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Practice Help & Resources

Practice does not make perfect. Only perfect practice makes perfect.

Vince Lombardi

Hearing the Music, Honing the Mind

An interesting article from Scientific American

How playing an instrument benefits your brain
A TED Ed video from YouTube about how playing a musical instrument effects your brain and learning.  Very interesting short video.  Parents, Teachers and all band students should watch this.


Some thoughts when practicing your instrument at home

Students and their parents can takes certain steps towards increasing the effectiveness of a student's practice routine. Those steps include, but are not limited to, the following:

  • Take your instrument home each day.
  • Schedule a regular time or set of times to practice each day.
  • A Practice Area should be in a quiet location, free from distractions. Good lighting and adequate ventilation is a must.
  • Students will need some sort of music stand to ensure proper playing posture.
  • Students should sit up straight on a hard chair while practicing.
  • The instrument must be in first rate, working condition. The higher the quality of the instrument and mouthpiece, the higher the possibility of sound, and the easier it is for the student to play!
  • Help motivate your child towards practicing. Remind the student that practicing must be done even when they don't want to. You make them brush their teeth when they may not want to; proper practice should be viewed in a similar way.
  • Praise work well done. A congratulatory remark can be made while the student is practicing, or later, such as during meals.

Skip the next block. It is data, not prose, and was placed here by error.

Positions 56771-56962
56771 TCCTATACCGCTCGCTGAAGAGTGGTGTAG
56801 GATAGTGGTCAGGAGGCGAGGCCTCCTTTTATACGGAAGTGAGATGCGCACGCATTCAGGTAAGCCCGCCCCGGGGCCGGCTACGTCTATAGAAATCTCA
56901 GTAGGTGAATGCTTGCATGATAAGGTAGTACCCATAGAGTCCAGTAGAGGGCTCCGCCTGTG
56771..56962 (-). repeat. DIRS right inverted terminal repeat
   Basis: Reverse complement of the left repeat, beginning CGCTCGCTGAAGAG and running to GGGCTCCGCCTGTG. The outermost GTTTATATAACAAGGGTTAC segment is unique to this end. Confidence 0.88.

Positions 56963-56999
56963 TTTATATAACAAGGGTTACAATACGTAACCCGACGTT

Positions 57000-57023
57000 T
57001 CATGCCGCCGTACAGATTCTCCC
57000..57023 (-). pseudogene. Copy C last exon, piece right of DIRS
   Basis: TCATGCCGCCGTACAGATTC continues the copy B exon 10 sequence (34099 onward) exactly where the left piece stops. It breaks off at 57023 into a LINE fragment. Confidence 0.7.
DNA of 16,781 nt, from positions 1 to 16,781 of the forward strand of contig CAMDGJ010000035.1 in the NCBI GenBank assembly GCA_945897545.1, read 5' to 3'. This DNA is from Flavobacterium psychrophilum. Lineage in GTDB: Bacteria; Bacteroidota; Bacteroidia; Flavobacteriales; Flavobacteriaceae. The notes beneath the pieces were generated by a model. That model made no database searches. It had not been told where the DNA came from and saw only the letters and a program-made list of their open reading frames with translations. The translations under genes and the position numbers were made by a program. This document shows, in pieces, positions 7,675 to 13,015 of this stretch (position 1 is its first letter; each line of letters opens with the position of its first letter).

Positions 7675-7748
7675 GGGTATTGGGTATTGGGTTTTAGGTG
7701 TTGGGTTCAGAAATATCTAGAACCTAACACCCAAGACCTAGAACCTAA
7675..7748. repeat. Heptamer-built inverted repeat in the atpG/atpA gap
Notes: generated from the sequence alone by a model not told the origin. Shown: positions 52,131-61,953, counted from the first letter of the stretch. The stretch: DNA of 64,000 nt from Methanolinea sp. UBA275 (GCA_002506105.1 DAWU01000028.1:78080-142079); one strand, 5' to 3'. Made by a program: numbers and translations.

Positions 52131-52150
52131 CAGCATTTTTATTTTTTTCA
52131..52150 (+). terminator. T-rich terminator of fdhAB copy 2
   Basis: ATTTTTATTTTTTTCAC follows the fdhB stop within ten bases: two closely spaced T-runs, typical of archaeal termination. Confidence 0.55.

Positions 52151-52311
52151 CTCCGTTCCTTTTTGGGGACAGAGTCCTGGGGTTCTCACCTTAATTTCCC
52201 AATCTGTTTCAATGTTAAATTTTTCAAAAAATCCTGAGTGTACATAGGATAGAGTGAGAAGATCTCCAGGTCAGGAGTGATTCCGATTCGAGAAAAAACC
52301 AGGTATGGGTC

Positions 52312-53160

• Avoid non-constructive criticism. Practicing, in its very essence, is repeatedly playing something that you may not do well yet. Many students will feel uncomfortable playing "poorly" in front of parents or siblings, especially if they are musicians as well. But this is a necessary step towards improvement.
  • Plan activities ahead. Remember that a student's participation in rehearsals and performances is not only required, but a very necessary part of the success of the ensemble. A band is a team, and as such, each individual's contribution towards the success of the whole ensemble is vital, necessary, and important.
  • Take private lessons to help you achieve your musical goals sooner and to help you gain more enjoyment from playing your instrument.

Wynton’s Twelve Ways to Practice
Read Wynton Marsalis’ 12 Ways to Practice here.
These steps will work for almost every activity - from music to schoolwork to sports. Practice is essential!

A word or two about taking Private Music Lessons

Why Take Private Lessons?

Time and time again studies have proven that involvment with music improves a student's ability to learn and comprehend all subjects. We firmly believe that with a solid background in music, students will achieve greater success in school and in life.

While our local public schools provide outstanding music programs, students can only gain so much from class environments. Private one-on-one lessons increase students' progress exponentially and gives them a greater sense of success and pride in their talent.  Private teachers also are specialists on your child’s instrument, thus giving them the ability to truly focus on your child’s individual needs as an instrumentalist.

To see a very extensive list of local private music teachers please click Private Instructors in the main menu bar.

🎶 The Do - Re - Me Project

The Do - Re - Me Project is a national youth-run 501(c)(3) nonprofit organization dedicated to making music education more accessible and providing high school musicians with volunteer opportunities online. Founded in February 2020. Our Mission is to  provide free online music support for elementary and middle school students who may not have transportation to a lesson, may not be able to afford a lesson, or would like to try out tutoring before committing to a private teacher.   (FYI - this organization was founded by Howard County High School Music Students).

Learn more at their home page by clicking the link: The Do-Re-Me Project 

There is no ability like dependability

-Dr. Scott Nelson - Shenandoah Conservatory

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